Sustainability on the horizon
In the last ten years, the regulatory community has had its eyes on repairing the financial system, identifying loopholes and gaps to prevent another international banking crisis from happening. Amidst this, another crisis of a different nature began to blossom: the long-term challenge of ensuring climate resilience of the financial system and considerations on what planet we leave behind for generations to come.
The tempo of climate change is alarming. Whereas it may seem that this is a worn-out cliché, the issue itself is not. In October of 2018, William Nordhaus was awarded the Nobel Prize for Economics for work on economic modelling of climate change, recognizing the importance of interaction between climate change and human economic activities. By recognizing that climate change is no longer an economically overlooked topic raised by non-profit organisations and activists in obscurity, Nordhaus demonstrated that environmental issues extend beyond the private sector. As “climate change”, “sustainability” “ESG” lost the status of mere buzzwords, central banks realized that environmental issues need to be a core component of their decision-making. The motivation for this is not one-dimensional: central banks need to understand the impact of climate change on financial stability and monetary policy, support the green transition through their policies and assess how climate change impacts the financial sector. However, just as they shape their existing policies based on cold, harsh data provided by financial institutions, banks need to leverage data for effective green finance policies. Not only that, central banks need to shape these green policies based on a common understanding of the data that is given to them.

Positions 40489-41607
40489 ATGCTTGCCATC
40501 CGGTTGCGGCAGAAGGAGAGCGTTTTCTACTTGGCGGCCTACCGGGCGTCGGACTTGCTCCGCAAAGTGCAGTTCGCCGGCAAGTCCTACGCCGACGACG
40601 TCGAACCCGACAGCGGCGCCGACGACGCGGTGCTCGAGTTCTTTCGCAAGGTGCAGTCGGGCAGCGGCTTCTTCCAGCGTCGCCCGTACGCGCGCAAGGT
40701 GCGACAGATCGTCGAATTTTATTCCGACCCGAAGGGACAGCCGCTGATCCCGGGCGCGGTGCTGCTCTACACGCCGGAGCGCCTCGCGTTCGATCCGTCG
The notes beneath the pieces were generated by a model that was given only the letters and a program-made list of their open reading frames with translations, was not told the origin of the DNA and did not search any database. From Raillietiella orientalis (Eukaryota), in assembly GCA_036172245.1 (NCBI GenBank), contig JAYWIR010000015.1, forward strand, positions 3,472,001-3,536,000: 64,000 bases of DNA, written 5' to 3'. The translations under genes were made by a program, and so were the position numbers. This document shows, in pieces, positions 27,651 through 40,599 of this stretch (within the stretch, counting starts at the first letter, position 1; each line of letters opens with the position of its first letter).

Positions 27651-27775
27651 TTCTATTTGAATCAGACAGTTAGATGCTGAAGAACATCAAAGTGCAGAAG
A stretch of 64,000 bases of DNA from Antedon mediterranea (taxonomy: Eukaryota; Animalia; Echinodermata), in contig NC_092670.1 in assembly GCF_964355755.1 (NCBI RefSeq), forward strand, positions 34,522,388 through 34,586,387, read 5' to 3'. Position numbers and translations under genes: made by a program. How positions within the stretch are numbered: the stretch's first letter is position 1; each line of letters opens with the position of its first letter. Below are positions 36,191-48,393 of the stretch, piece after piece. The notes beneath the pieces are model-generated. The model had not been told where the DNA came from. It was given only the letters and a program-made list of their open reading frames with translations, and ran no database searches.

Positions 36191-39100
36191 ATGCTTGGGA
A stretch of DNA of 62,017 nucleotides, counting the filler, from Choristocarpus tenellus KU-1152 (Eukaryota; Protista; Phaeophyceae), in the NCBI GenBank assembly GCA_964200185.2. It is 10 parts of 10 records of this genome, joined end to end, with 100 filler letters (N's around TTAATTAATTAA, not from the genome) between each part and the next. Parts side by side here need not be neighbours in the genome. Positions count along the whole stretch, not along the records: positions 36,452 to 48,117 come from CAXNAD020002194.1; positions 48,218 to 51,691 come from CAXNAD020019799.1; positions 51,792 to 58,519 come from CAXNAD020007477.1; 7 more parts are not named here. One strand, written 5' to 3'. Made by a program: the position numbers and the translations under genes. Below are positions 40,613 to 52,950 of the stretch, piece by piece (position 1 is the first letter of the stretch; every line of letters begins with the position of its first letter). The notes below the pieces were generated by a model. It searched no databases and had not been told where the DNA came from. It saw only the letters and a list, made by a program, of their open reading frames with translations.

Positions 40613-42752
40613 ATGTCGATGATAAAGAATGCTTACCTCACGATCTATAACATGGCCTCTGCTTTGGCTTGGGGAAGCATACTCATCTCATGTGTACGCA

The green apple and the green pear
Recognizing that the collection of environmental data is submerged in a “black box” of information asymmetry, environmental risk analysis is fraught with a shortage of data and data inconsistencies. Today, comparing environmental data that is provided by financial institutions is like comparing a green apple to a green pear: both are fruit, and both are green, but ultimately, they have a different shape and taste. To overcome this data asymmetry, central banks and regulators need to be able collect unified data. Financial institutions on the other hand, need to understand data requirements that are expected of them.
- What environmental data do I want to collect?
- How do I want to build relationships between different environmental data?
- What do I want to analyse from the data that is submitted to me?
A green idea
Approaching the problem statement of the G20 TechSprint, we realised that embarking on a journey towards unified environmental data required a diverse team of business and data experts, analysts as well as specialists with a knowledge of legal requirements. But the Team still required one last member- the support of a solution to bind together the concept of combining legal requirements, classifications and data requirements.